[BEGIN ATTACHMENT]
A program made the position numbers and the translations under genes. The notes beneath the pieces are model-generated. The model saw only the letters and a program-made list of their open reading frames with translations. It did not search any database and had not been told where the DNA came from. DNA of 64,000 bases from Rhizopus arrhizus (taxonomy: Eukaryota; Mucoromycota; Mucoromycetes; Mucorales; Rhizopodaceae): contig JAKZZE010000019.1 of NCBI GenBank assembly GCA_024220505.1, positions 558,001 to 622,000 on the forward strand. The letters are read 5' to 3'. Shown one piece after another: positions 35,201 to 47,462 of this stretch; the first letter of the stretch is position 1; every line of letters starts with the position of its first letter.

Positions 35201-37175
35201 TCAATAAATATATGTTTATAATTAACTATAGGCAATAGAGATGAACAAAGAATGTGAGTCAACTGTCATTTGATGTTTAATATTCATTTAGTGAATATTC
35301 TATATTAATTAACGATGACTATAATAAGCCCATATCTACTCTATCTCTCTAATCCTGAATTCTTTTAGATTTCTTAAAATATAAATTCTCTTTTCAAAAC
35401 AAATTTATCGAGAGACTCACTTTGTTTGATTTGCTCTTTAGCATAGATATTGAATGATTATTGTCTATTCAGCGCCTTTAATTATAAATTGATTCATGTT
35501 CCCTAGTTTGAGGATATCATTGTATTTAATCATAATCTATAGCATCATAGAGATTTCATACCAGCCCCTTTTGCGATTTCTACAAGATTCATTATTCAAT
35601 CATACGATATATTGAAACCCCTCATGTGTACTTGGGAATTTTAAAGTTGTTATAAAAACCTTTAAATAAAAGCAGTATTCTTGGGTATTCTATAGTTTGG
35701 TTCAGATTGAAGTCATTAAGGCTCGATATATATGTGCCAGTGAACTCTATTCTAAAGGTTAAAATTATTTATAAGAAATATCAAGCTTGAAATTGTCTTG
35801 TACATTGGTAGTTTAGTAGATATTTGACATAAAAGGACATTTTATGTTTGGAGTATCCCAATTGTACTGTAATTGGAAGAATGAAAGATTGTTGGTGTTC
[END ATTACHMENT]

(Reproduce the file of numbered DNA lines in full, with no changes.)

A program made the position numbers and the translations under genes. The notes beneath the pieces are model-generated. The model saw only the letters and a program-made list of their open reading frames with translations. It did not search any database and had not been told where the DNA came from. DNA of 64,000 bases from Rhizopus arrhizus (taxonomy: Eukaryota; Mucoromycota; Mucoromycetes; Mucorales; Rhizopodaceae): contig JAKZZE010000019.1 of NCBI GenBank assembly GCA_024220505.1, positions 558,001 to 622,000 on the forward strand. The letters are read 5' to 3'. Shown one piece after another: positions 35,201 to 47,462 of this stretch; the first letter of the stretch is position 1; every line of letters starts with the position of its first letter.

Positions 35201-37175
35201 TCAATAAATATATGTTTATAATTAACTATAGGCAATAGAGATGAACAAAGAATGTGAGTCAACTGTCATTTGATGTTTAATATTCATTTAGTGAATATTC
35301 TATATTAATTAACGATGACTATAATAAGCCCATATCTACTCTATCTCTCTAATCCTGAATTCTTTTAGATTTCTTAAAATATAAATTCTCTTTTCAAAAC
35401 AAATTTATCGAGAGACTCACTTTGTTTGATTTGCTCTTTAGCATAGATATTGAATGATTATTGTCTATTCAGCGCCTTTAATTATAAATTGATTCATGTT
35501 CCCTAGTTTGAGGATATCATTGTATTTAATCATAATCTATAGCATCATAGAGATTTCATACCAGCCCCTTTTGCGATTTCTACAAGATTCATTATTCAAT
35601 CATACGATATATTGAAACCCCTCATGTGTACTTGGGAATTTTAAAGTTGTTATAAAAACCTTTAAATAAAAGCAGTATTCTTGGGTATTCTATAGTTTGG
35701 TTCAGATTGAAGTCATTAAGGCTCGATATATATGTGCCAGTGAACTCTATTCTAAAGGTTAAAATTATTTATAAGAAATATCAAGCTTGAAATTGTCTTG
35801 TACATTGGTAGTTTAGTAGATATTTGACATAAAAGGACATTTTATGTTTGGAGTATCCCAATTGTACTGTAATTGGAAGAATGAAAGATTGTTGGTGTTC